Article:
Speaker Ryan deflected Trump's pathology by calling him a political naif. Republican members of the Senate Intelligence Committee provided cover, the kind meant to suggest that there is no illness, nothing more unusual here than politics. Their mention of Secretary Clinton as frequently as they could was more than talking points for Breitbart and Fox. It was a symptom of their willingness to condone Trump's pathology because they have more and bigger fish to fry, above all their own maintenance of power.

When we witness character itself so flagrantly abused, sane people are forced to assess their needs. We have to try to retain our own decorum as we are being traumatized. That was what we saw in the stolid matter of factness that appeared on Comey's face.

This wasn't merely about Comey being in the right or representing institutions of legal principle, it was meant to offer a _comparison_ of character. There was Comey, under threat of perjury, telling us about a President so bereft of character, so pathological in his agendas of self-interest, that we must make this a test of character.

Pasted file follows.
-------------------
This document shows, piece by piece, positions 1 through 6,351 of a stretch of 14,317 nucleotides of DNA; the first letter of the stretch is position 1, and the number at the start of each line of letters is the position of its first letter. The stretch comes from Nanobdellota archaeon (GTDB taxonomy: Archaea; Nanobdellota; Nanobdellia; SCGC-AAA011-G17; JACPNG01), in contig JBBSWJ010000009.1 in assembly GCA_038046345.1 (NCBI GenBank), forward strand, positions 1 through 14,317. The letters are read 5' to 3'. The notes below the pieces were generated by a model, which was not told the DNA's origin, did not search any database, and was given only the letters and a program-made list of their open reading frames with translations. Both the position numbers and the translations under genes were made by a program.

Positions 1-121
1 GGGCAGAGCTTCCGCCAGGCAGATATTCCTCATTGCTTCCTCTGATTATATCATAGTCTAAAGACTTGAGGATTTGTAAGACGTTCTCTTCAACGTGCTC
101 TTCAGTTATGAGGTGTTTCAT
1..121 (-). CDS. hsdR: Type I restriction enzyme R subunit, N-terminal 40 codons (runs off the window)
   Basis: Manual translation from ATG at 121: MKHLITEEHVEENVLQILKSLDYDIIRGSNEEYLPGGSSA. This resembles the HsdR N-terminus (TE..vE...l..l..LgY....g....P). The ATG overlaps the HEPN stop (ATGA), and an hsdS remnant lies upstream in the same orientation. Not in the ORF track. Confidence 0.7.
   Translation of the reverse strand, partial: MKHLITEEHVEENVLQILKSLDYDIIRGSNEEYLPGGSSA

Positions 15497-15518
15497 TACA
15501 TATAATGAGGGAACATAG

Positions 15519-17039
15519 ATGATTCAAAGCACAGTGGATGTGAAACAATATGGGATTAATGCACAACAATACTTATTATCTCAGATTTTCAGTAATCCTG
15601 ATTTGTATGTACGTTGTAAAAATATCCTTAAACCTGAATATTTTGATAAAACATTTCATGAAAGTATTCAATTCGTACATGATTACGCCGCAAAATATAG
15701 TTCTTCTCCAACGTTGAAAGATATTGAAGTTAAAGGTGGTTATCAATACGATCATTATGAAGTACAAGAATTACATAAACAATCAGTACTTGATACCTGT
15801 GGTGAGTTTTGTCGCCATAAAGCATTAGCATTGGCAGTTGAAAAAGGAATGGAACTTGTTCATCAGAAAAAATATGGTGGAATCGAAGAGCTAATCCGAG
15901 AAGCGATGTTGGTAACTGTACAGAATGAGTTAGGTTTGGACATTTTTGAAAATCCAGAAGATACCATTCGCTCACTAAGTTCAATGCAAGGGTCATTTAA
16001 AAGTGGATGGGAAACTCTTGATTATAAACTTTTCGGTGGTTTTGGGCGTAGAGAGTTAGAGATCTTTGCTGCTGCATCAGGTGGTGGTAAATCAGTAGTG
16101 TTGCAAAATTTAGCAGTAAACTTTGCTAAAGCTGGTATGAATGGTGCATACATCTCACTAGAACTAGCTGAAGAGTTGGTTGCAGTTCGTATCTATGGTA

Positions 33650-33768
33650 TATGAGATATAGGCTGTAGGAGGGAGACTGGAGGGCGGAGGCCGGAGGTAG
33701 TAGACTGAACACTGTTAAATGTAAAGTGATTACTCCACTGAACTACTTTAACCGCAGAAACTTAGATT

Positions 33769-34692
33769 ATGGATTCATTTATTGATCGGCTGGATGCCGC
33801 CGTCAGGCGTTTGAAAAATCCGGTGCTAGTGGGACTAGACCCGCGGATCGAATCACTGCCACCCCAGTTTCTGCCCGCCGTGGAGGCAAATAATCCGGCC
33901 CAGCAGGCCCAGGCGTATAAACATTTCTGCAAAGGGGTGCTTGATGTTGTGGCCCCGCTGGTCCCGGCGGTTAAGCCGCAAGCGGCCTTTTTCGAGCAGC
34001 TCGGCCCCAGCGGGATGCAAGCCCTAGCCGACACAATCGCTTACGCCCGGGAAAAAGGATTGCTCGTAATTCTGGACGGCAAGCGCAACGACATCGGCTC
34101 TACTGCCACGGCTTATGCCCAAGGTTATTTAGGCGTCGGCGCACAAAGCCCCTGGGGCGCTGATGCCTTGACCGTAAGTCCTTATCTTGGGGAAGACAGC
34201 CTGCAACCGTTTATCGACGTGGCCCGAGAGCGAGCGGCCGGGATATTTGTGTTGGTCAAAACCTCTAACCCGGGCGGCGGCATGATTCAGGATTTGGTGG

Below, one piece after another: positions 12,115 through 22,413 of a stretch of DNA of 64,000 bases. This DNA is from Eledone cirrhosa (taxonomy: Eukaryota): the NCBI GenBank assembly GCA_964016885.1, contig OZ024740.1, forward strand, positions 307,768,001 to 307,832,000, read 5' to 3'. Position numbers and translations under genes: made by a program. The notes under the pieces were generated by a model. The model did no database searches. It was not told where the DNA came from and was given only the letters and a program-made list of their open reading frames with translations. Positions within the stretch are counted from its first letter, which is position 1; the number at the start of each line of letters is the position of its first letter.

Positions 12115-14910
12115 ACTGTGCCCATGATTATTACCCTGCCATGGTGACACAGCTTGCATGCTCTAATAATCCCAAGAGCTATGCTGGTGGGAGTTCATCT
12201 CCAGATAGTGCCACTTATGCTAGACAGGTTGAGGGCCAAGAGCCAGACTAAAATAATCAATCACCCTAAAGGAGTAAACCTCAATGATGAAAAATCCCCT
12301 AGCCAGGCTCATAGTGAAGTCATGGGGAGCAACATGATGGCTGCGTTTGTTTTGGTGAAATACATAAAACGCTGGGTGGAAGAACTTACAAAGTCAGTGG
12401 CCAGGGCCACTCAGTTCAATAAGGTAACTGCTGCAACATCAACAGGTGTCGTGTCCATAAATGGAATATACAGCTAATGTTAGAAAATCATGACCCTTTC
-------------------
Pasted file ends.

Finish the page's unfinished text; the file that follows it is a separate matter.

The take away had little to do with Comey vs. Trump's believability but rather how we all make our case for decency when character is so plainly revealed. Republicans took a page from Trump: we must not doubt their priorities of self-interest.

It is obvious that the real failure had less to do with Trump than with the state of the nation's character. We, the majority, _know_ who he is. Our more tragic failure to see the Republicans excusing his inexcusable pathology of character. Worse than that is the fact that some 62 million Americans failed the test to recognize such tragic, dangerous absence of character and voted for Trump.

Wednesday, June 7, 2017

Yoga Conflates and History Conceals

What Does it Mean to Mean Something?

The conflation of the word "yoga" is its very history. The word is defined by associations and claims, by _usage_ rather than specific common actions. What "yoga" means in Indian sources, in Sanskrit and any other language, is so varied, complex, and nuanced that we should understand all of the phenomena to which "yoga" _might_ refer have no normative guidelines, no simple definitions. Yoga means what any author in those sources say it means and no two ever completely agree. You are in effect no different when you use the word "yoga." There is no "real" yoga in any empirical sense but to discover meanings in the _use_ of the word by those who use it. The history of yoga is the history of the appropriation of the word and all words appear in cultures. So deciding its meaning is itself to appropriate from within cultures: words don't belong to cultures, they are used in them to mean what people think they mean.